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What We Know About Climate Change (Boston Review Books) 1st Edition

4.1 out of 5 stars 45 customer reviews
ISBN-13: 978-0262050890
ISBN-10: 0262050897
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Editorial Reviews

From Bookforum

At just 128 pages, Emanuel's book clearly and succinctly explains the current state of the science of climate change. —Coral Davenport --This text refers to an alternate Hardcover edition.

Review

"Emanuel"s words are measured and authoritative. His book should help reduce the huge gap between what is understood by the scientific community and what is known by the people who need to know, the public and policymakers."James Hansen , NASA Goddard Institute for Space Studies



"Kerry Emanuel's book What We Know About Climate Change is one of the best [books on climate change] and is certainly the shortest. In less time than it takes to eat dinner, the respected atmospheric scientist and Massachusetts Institute of Technology professor filters out the noise and presents clearly the essence of the issues that surround global warming." The Plain Dealer

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Product Details

  • Series: Boston Review Books
  • Hardcover: 96 pages
  • Publisher: The MIT Press; 1 edition (August 31, 2007)
  • Language: English
  • ISBN-10: 0262050897
  • ISBN-13: 978-0262050890
  • Product Dimensions: 4.5 x 0.2 x 7 inches
  • Shipping Weight: 5.6 ounces
  • Average Customer Review: 4.1 out of 5 stars  See all reviews (45 customer reviews)
  • Amazon Best Sellers Rank: #1,121,717 in Books (See Top 100 in Books)

Customer Reviews

Top Customer Reviews

By Steven Stoft on January 5, 2013
Format: Hardcover Verified Purchase
I read many books on climate change when I was researching my own. This is the best I've found on the essential science of climate change. Dr. Kerry Emanuel is a first-rate (MIT) climate scientist who is properly skeptical of his own field. He writes clearly and concisely, and this is an extremely short book. Here are some hints of what is in the chapters and what's new in this edition.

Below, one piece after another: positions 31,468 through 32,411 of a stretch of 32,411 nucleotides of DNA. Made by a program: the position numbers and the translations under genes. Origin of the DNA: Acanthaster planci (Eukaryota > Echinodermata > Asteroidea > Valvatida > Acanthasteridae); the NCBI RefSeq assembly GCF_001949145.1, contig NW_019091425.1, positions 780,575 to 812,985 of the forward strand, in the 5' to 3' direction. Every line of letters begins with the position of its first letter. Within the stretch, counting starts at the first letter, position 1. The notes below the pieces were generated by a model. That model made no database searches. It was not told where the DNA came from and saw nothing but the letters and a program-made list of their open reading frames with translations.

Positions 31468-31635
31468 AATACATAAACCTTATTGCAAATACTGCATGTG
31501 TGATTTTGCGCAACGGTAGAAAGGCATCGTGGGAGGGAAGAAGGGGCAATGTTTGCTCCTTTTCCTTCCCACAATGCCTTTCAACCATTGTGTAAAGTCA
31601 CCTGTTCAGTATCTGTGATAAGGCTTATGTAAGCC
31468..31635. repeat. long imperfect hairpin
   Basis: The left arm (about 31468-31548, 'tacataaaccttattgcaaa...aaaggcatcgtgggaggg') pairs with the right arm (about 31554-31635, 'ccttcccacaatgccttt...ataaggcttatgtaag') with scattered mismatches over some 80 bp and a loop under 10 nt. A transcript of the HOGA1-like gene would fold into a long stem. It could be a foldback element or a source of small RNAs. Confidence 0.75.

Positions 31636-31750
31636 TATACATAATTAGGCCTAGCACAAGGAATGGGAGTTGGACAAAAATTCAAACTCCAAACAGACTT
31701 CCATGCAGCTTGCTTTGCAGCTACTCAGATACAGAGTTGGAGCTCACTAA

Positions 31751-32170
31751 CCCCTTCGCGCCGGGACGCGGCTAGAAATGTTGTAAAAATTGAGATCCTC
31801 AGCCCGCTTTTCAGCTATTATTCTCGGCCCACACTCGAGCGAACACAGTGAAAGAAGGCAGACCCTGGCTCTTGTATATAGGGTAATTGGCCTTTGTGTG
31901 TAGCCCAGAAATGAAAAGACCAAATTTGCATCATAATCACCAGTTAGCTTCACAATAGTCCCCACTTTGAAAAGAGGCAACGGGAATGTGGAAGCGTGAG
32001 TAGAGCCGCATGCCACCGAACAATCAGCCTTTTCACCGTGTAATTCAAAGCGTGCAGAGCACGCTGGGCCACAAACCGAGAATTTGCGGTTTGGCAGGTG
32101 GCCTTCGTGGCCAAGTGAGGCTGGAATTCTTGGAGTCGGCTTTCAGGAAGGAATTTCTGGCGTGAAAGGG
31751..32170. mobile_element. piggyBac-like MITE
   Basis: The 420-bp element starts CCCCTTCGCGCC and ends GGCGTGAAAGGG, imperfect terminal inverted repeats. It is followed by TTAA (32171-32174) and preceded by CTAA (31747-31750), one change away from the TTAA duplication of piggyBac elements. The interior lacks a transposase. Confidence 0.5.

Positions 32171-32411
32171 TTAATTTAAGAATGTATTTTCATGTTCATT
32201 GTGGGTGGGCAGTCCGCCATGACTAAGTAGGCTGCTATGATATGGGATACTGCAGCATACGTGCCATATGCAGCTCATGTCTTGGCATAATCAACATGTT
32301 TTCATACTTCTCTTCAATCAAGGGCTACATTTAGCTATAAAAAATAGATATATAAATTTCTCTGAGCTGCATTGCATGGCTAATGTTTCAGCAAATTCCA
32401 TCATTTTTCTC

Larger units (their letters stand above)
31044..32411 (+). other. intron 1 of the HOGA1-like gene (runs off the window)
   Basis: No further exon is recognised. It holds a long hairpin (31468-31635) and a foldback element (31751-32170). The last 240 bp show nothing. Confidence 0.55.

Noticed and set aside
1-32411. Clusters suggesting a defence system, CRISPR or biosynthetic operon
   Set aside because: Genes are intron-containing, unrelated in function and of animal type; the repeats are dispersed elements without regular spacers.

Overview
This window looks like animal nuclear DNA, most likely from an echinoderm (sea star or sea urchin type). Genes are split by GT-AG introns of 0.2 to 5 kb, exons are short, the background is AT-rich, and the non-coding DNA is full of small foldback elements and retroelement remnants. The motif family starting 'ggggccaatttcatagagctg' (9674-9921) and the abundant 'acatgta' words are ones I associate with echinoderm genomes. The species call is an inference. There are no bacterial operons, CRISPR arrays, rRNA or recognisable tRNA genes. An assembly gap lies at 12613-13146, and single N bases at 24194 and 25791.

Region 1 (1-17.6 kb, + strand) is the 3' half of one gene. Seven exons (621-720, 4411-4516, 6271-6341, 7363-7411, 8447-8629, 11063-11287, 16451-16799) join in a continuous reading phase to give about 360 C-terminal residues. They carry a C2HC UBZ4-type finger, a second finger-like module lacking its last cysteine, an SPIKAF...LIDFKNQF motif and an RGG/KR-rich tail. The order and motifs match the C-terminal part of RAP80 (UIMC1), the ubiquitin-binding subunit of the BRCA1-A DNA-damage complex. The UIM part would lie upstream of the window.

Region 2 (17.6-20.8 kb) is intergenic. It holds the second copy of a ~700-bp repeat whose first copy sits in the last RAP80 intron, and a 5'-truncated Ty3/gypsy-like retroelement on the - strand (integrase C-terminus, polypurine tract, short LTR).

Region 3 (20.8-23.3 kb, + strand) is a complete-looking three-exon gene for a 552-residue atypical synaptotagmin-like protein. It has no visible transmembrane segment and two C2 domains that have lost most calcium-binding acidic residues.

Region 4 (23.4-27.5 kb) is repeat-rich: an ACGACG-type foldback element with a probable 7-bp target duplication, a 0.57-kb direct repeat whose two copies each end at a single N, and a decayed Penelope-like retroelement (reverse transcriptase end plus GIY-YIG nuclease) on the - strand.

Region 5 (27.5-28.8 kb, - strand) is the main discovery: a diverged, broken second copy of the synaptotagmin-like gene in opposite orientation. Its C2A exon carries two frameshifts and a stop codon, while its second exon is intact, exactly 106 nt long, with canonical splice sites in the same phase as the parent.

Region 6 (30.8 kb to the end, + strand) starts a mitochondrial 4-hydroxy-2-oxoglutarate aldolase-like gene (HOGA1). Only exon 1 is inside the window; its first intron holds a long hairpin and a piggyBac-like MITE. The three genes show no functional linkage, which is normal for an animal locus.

Chp. 1. The myth of natural stability: The earth's climate has been extremely variable - "snowball earth" and "giant trees near the North Pole." The greenhouse effect explains a lot about this.

Chp. 2. Greenhouse physics: Without the greenhouse effect, the earth would be about 0 degrees, not 60. Without air currents, it would be about 85 degrees.

Chp. 3. Why the climate problem is difficult: Clouds. Also, natural variation is so large that it takes about 30 years to detect the human contribution. "The lack of appreciable global warming over the first decade of the current millennium is, ... entirely consistent with ... warming" [this is new].

Chp. 4. Determining humanity's influence: There are two ways, the actual temperature record and computer models. A good explanation of the problems of models, and why they're likely good enough. (Too bad the graph still only goes up to 2000.)

Chp. 5. The consequences: Yes, there are benefits. The negatives: (1) Three to 7 degrees warming and more over land, (2) sea level rise, (3) more frequent strong hurricanes, (4) more flooding and drought, (5) ocean already 30% more acidic [new and important].

Chp. 6. Communicating science: Some IPCC findings and a critique of how, "In their quest to publish the drama of competing dogmas, the media largely ignore mainstream scientists."

Chp. 7.
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Format: Hardcover
Dr. Emanuel does a superb job of separating the wheat from the chaff in this little gem. It's virtually impossible for the average layman to separate conspiracy theory nonsense from fear-mongering reading most books and popular press articles on global warming. But Emanuel presents a sound authoritative analysis of what we really do and don't know.
Unlike many other books on global warming, which bury the reader with a plethora of out-of-context quotes, tables of data, and cherry-picked charts, Emanuel presents just enough solid data for the reader to understand the whole issue.
He covers the philosophic underpinnings of different views, the history of global warming, the science, and finally the politics. When put together in this fashion, readers will educate themselves properly.